Poultry is seen as the main reservoir for Campylobacter. Control of this zoonotic pathogen in primary production could potentially reduce the colonization in broiler flocks and consequently reduce the number of human infections. In the present study, 20 broiler flocks from 10 farms, were sampled immediately before and 5 to 7 d after partial depopulation (thinning) for the presence of Campylobacter using cecal droppings and overshoes. At the time of thinning, the catching crew, transportation vehicles, forklift, and transport containers were sampled for the presence of Campylobacter. Samples were cultivated; presumed positive isolates were confirmed by PCR. The isolates were molecularly typed by flaA restriction analysis and pulsed field gel electrophoresis. Results show that all flocks were thinned using Campylobacter-contaminated equipment and materials. One-third of the broiler flocks became colonized after thinning. In 67% of the colonization cases, identical strains were found matching those of container systems, transport trucks, and/or forklifts. This identifies thinning as an important risk factor for Campylobacter introduction into broiler houses. Setup and compliance with biosecurity practices during thinning is essential to prevent Campylobacter colonization of broiler flocks.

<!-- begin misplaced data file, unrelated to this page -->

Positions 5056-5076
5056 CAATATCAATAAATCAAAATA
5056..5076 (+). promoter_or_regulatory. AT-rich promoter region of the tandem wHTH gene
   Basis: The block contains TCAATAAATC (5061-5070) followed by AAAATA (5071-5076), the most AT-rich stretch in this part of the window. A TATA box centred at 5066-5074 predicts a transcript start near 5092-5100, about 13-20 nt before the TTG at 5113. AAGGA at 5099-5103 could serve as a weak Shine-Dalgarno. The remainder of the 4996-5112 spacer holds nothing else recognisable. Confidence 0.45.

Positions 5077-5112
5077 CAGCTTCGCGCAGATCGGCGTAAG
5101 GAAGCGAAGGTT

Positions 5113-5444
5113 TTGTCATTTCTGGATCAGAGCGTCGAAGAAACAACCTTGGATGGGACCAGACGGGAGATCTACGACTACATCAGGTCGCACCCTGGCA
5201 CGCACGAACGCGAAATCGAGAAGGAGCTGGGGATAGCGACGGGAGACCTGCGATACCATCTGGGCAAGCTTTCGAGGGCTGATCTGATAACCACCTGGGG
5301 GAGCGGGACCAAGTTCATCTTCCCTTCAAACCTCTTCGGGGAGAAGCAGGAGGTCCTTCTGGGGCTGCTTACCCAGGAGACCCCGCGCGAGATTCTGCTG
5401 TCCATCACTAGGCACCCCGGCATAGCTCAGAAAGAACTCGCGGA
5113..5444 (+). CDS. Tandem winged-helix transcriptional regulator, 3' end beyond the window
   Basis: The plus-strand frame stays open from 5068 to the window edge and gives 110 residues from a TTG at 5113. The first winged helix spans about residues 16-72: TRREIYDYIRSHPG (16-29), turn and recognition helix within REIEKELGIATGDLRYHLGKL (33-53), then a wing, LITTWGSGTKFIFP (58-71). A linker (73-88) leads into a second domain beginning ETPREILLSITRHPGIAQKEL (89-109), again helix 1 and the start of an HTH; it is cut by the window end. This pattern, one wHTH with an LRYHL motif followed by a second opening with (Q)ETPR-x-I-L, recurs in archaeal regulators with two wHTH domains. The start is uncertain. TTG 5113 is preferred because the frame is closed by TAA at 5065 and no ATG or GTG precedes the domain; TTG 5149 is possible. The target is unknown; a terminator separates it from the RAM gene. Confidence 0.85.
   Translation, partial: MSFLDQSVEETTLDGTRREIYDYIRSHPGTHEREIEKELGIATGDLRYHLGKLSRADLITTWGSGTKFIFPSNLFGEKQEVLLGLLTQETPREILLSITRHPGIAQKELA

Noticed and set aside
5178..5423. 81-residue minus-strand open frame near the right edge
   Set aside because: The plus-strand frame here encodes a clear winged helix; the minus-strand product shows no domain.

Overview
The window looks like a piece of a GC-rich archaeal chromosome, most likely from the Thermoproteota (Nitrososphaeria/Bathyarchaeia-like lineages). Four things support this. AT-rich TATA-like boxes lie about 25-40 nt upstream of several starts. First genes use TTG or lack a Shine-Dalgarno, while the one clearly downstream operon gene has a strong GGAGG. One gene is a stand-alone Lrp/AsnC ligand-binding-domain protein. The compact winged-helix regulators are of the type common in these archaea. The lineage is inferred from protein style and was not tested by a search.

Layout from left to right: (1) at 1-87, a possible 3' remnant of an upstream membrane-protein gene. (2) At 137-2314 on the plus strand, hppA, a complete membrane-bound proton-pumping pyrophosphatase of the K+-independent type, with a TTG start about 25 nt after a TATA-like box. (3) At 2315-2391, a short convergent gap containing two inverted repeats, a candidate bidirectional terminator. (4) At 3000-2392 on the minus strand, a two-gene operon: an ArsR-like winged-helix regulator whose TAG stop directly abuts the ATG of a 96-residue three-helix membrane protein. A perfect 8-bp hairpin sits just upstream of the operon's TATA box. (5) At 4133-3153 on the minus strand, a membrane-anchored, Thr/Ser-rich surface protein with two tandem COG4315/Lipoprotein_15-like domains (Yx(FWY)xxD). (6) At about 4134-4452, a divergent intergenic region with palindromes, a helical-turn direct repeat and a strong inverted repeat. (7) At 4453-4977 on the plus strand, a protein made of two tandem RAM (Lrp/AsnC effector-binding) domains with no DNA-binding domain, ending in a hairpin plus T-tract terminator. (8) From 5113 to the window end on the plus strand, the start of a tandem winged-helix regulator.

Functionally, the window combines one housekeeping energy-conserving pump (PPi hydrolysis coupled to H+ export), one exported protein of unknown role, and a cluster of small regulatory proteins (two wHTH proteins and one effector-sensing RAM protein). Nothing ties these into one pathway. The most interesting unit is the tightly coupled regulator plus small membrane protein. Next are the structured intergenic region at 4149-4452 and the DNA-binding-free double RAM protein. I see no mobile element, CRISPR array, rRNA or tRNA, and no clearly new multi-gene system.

- partial depopulation